Innovative approaches to drivetrain design promise more efficient highway cruising.
Volvo recently shook up the standard view of how a drivetrain should behave.
The truck maker introduced the XE13 option, a system combining a Volvo I-shift automated 12-speed overdrive transmission with axle ratios in the range of 2.64-2.69:1. This gives a 65-mph cruise rpm of 1,150 rpm, a little more than 200 rpm lower than most trucks built today, even when they have conservative gearing.
Volvo calls the concept “engine downspeeding.” It’s among new developments from drivetrain manufacturers aimed at using less fuel to maintain desired highway speeds.
The XE13, equipped with a 425-hp engine producing 1,750 lb.-ft. of torque, incorporates “modified software.” What this means is the XE13 drivetrain produces good performance by downshifting at a higher road speed when climbing a grade, says Ed Saxman, marketing manager for Volvo Drivetrain. It downshifts at a speed that is adapted to fast gearing – typically, he says, at about 58 mph when geared for the most fuel-efficient 65 mph cruise.
Long-haul drivers tend to prefer manual drivetrains that will pull hills without frequent downshifts. Give the engine enough torque, the right torque curve and the right rear axle, and the truck will climb most hills even when staying in top gear. Thus, trucks are normally geared for a cruise rpm that represents a compromise between efficient steady-state cruising and the ability to climb hills without a shift.
A truck geared for 65 mph cruise at 1,370 rpm can normally drop down at least to 1,100 rpm before the driver needs to shift. With a typical 10-speed transmission geared for 1,370 rpm at 65 mph, the driver would not have to downshift until reaching about 52 mph, or 1,096 rpm.
Part of the recipe for making the standard drivetrain a pleasure to drive is the significant difference between the cruise speed and the first downshift point. Another part of it is the relatively high horsepower produced by compromise gearing, typically a rear axle around 3.40:1. This results from the additional 220 rpm versus the cruise rpm of Volvo’s XE13, for instance.
Allison Transmissions this year will introduce an exotic 10-speed, twin-countershaft automatic that incorporates a similar drivetrain concept, with a couple of interesting tweaks. Allison’s TC10 TS will get its 10 speeds by combining a five-speed main box with a two-speed range box, just as standard 10-speed manual transmissions do. It will, however, use a torque converter in place of a clutch, and shift between gears with the hydraulically actuated clutches of other Allison automatics. The torque converter will lock up at about 4 mph and then behave like a standard engaged clutch to save fuel.
The TC10’s torque converter will multiply the engine’s output torque by 1.76, allowing a powerful start while the transmission’s gearing provides a 7.4:1 first gear, significantly faster than the equivalent gear in standard 10-speeds. They normally have a first gear in the range of 11:1 if top gear is an overdrive. (The first gear in the overdrive versions of Volvo’s I-shift is 11.73:1.) This means the gearbox can have closer steps than other 10-speeds without having more gears.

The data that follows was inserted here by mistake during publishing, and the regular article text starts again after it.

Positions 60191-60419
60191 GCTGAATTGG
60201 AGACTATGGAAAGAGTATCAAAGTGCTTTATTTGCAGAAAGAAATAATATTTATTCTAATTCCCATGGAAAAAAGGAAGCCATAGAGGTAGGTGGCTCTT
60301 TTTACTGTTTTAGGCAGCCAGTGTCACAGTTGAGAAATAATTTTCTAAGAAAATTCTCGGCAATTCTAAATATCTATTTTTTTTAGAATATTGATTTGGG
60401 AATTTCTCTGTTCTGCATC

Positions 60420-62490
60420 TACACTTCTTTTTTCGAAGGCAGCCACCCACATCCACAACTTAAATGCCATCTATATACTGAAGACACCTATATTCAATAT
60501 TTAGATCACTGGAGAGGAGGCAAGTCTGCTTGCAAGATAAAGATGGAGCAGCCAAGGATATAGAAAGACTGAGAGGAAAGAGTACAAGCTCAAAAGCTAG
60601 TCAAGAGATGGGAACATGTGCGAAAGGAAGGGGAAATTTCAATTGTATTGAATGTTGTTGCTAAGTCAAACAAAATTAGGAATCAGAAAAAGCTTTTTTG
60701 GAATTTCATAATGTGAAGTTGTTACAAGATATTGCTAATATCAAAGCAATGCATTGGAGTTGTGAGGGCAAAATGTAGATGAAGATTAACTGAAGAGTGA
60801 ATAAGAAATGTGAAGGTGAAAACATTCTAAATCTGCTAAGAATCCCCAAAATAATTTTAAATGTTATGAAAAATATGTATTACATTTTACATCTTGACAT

Also, the 8-9 and 9-10 shifts in the TC10 will have narrower steps than the lower gears. The Volvo 12-speed I-shift has consistent steps of about 28 percent, while the Allison’s 9-10 step is 17 percent and its 8-9 step is 24 percent.
This means that the Allison will cruise in 10th gear at the chosen cruise speed, say 65 mph, but can downshift to 9th without a drop in vehicle speed if the driver demands more power for acceleration or hill climbing with a significant increase in throttle. With such narrow steps, this occurs without revving the engine enough to get the rpm above the sweet spot. The result is that while steady-state, level road cruise will occur at an unusually low rpm, the drivetrain remains quite capable of delivering normal, or even superior, responsiveness.
Todd Dygert, Allison’s TC10 specialist, estimates the rear axle ratio the transmission will use in over-the-road, linehaul applications at about 2.64:1 with the transmission’s 0.86:1 overdrive. The I-shift, Saxman says, uses 2.64-2.69:1 rear axles with its 0.78:1 top gear, depending on whether the truck is a 6×4 or a 4×2 single-drive-axle tractor.
To hold cruise speeds pulling hills with an automated drivetrain that incorporates engine downspeeding, the transmission must be able either to downshift as soon as power is demanded, as the Allison does, or earlier than a standard 10-speed would when shifted manually. In the second case, the engine must also deliver full torque down to a lower rpm. Because the I-Shift has 12 speeds, it has narrower steps than a 10-speed, which helps keep the engine in the sweet spot.
Saxman says the Volvo XE13’s 425-hp rating hides the fact that the engine produces constant torque until it’s turning more than 1,500 rpm, behaving like the Volvo engine’s maximum rating where the truck cruises and holding that torque down to a lower rpm.
So an automated drivetrain with an ultra-fast rear axle is practical because of more frequent downshifts and, best of all, the operator doesn’t have to do that shifting.
Addressing low rpm’s torsional vibration
One potential problem with chugging along at lower rpms is torsional vibration in the transmission gears or elsewhere. This can create noise or even accelerated wear. The problem arises because of differing vibration frequencies — the drivetrain equivalent of the opera singer holding a certain note to make a glass shatter.
Eaton has taken a further step, Shane Groner says, to adapt the clutch dampening system to the new conditions. “Our clutch designs will have larger springs because the peak of torsional vibration passes right through the sweet spot under cruise conditions,” he says.
When it comes to vibration problems, Volvo’s Ed Saxman says, “Our engine has a stiff bottom end, which helps. And we have a viscous damper on the camshaft. This reduces the stress on all the components from vibration transmitted from the engine. ”